He once took a job cutting hair at in Lexington and eventually ended up leasing a location for his business inside a hotel. In his book, he writes that it became common knowledge that a man who worked there was homosexual.
Southerland tells the story about how the man would prey on young boys. When a 15-year-old client of Southerland's broke down and told him what was going on, Southerland said he called authorities.
Southerland said the teen claimed the man had called him to his room to watch a pornographic film.
Contract on life
After hearing a little more detail, Southerland said he knew he had to do something. He called authorities, and that's when he says a contract was taken out on his life.
"It was believed, by those who will remain anonymous (but not innocent), that my wife and I knew a lot more about the behind the scenes stuff than we actually did," he writes.
The Mafia, Southerland said, thought he went to police about a money laundering operation. It took a friend of a friend of a Mafia family to do them a "favor" and call off the hit.
His lease, needless to say, was not renewed with the hotel.
He started his first Five and Dime location with $2,500 and a dream that one day many more would open.
His dream came true with 10 locations from Florence to Danville, and Frankfort to Richmond. He and a friend also have four Cash World check cashing locations.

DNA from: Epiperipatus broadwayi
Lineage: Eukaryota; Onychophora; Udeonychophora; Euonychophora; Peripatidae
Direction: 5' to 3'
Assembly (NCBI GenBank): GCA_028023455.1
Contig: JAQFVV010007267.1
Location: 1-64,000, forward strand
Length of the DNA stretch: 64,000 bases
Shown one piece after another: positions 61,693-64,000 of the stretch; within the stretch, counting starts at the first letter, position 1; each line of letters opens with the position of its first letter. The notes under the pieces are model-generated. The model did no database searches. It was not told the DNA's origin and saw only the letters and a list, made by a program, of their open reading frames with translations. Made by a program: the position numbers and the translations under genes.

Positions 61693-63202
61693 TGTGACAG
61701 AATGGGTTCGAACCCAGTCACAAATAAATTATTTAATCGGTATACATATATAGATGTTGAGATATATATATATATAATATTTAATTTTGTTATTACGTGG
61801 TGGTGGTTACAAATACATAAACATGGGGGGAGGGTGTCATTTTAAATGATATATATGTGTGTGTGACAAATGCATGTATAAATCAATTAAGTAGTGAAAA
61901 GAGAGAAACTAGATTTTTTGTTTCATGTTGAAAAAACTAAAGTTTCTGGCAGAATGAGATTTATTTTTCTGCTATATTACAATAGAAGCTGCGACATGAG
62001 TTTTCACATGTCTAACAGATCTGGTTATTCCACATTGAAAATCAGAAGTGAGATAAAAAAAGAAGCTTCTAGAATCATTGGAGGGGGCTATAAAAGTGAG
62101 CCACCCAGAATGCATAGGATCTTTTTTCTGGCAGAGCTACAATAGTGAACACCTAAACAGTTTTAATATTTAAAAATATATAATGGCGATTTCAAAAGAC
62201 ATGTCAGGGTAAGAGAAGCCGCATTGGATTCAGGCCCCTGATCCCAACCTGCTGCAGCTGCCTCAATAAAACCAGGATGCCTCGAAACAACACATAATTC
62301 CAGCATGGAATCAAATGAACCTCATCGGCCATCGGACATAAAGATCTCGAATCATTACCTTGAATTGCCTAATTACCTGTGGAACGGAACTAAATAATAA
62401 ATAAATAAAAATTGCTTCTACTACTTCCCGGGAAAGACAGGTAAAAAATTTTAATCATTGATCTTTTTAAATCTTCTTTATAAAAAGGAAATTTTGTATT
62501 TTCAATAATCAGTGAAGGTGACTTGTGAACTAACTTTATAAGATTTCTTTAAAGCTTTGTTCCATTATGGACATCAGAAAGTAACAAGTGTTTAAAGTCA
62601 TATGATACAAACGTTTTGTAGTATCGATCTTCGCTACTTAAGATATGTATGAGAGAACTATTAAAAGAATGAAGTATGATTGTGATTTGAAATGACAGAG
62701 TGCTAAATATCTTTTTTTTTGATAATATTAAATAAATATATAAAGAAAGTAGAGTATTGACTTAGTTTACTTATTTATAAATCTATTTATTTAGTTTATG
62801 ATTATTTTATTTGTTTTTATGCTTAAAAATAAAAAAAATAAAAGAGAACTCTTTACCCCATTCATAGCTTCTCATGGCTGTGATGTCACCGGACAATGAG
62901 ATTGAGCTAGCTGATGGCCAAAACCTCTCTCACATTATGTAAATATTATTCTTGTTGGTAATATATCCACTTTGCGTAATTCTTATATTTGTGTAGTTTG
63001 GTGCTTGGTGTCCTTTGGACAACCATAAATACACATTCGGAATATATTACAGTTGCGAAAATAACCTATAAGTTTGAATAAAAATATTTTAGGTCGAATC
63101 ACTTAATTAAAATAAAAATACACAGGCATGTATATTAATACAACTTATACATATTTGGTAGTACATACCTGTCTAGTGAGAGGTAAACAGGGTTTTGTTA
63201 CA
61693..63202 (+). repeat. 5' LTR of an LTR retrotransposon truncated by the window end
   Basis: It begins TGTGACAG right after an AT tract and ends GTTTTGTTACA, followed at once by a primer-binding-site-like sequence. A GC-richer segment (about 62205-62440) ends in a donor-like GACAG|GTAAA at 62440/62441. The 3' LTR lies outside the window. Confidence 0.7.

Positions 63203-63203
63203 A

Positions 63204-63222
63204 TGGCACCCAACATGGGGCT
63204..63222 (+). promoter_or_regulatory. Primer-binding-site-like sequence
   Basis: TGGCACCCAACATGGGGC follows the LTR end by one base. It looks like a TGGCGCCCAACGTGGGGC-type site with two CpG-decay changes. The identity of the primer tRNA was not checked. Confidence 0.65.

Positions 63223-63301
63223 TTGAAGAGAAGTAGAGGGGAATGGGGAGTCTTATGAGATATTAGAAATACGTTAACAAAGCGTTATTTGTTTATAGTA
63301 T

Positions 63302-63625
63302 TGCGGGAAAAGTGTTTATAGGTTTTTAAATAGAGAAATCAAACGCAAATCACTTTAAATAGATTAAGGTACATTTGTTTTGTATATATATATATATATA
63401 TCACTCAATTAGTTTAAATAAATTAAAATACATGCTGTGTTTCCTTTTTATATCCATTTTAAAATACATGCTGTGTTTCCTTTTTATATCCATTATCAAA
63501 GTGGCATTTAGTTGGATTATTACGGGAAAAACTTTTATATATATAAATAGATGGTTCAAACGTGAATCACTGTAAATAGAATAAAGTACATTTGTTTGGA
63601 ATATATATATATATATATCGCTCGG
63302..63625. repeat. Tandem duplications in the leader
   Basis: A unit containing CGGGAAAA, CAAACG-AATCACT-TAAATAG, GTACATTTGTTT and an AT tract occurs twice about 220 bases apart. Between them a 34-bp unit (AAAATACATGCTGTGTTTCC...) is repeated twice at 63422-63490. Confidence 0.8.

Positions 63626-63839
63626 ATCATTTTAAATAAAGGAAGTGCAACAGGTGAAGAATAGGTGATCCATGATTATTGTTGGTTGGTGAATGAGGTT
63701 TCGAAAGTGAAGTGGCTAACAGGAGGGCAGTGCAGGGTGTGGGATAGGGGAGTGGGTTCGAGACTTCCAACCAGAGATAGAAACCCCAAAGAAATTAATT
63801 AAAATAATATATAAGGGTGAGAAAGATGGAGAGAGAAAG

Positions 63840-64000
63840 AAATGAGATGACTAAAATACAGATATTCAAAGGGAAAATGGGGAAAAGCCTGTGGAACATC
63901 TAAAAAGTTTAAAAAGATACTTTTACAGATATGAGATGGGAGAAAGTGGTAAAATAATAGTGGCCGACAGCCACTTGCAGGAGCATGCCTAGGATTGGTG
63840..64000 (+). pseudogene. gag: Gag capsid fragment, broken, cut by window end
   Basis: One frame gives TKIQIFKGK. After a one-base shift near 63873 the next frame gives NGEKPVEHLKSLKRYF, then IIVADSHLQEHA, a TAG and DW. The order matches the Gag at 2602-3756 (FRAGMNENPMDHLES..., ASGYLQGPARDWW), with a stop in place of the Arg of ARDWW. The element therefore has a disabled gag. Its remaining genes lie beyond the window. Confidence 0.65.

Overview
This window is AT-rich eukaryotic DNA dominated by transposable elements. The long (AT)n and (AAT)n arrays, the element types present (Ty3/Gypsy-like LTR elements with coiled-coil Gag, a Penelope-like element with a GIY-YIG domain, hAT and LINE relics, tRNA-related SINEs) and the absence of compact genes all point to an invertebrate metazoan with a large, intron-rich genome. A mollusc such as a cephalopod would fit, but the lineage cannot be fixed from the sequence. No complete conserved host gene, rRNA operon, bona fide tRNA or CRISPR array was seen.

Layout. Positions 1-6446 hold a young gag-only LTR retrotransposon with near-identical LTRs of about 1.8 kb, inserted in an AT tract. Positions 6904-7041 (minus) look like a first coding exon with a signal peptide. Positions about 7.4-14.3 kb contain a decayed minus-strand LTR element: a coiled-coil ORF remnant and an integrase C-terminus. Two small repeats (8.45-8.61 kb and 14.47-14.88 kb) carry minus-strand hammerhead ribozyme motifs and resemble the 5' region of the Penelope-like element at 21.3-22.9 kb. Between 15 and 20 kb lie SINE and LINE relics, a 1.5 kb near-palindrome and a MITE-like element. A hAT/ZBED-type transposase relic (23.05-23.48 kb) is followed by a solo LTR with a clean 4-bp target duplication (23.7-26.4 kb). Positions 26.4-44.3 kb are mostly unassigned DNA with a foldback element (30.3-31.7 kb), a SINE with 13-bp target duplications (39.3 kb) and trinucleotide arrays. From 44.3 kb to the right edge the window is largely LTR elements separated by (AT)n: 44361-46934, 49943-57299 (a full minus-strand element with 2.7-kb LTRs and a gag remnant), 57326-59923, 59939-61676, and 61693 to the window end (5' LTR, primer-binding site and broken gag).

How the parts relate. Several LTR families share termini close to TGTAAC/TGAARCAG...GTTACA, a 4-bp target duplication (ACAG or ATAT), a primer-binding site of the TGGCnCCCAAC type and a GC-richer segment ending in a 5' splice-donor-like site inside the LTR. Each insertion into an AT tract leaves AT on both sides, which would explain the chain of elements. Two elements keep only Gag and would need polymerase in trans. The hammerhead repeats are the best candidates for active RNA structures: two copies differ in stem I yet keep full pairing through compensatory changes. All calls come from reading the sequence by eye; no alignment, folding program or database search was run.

"I've never borrowed the first penny," Southerland said.
He now tries to help others become financially independent - even if that means they stop being customers of his Cash World services.
He said once a year he and his business partner ask a motivational speaker to speak with his Cash World clients to show them how to stop needing that type of service and how to get financial freedom. That message also is present in his book, saying that if he can do it, anyone can.
His book, which was recently picked up by Joseph-Beth Booksellers in Lexington and Hastings in Richmond, is doling out proceeds to a couple of different causes. Twenty percent of proceeds from sales is going to help less fortunate kids.
Southerland plans to personally take the money to different communities of eastern Kentucky. He said he will communicate with teachers in that area who "know the kids that come in with almost no clothes in the winter time" so he can get them the clothes and essentials they need.
Suffers from dyslexia
One dollar from each book sold will go to an endowment for the research of mental illnesses, which Southerland said has touched his own family.
Southerland, his father and one of his daughters, all went undiagnosed with dyslexia until his daughter started college. Dyslexia is a condition or learning disability that causes difficulty with reading and writing,
He said being able to contribute to research for these type of conditions may help keep someone else from ignoring the symptoms or being misdiagnosed.
Southerland stopped cutting hair 20 years ago. "There wasn't anything about hair that I couldn't do," he said. Now, 10 locations and 36 employees later, Southerland has hung up his shears but not the experiences that made his story worth hearing. His book is available at any of his businesses, Joseph-Beth and Hastings for $19.95.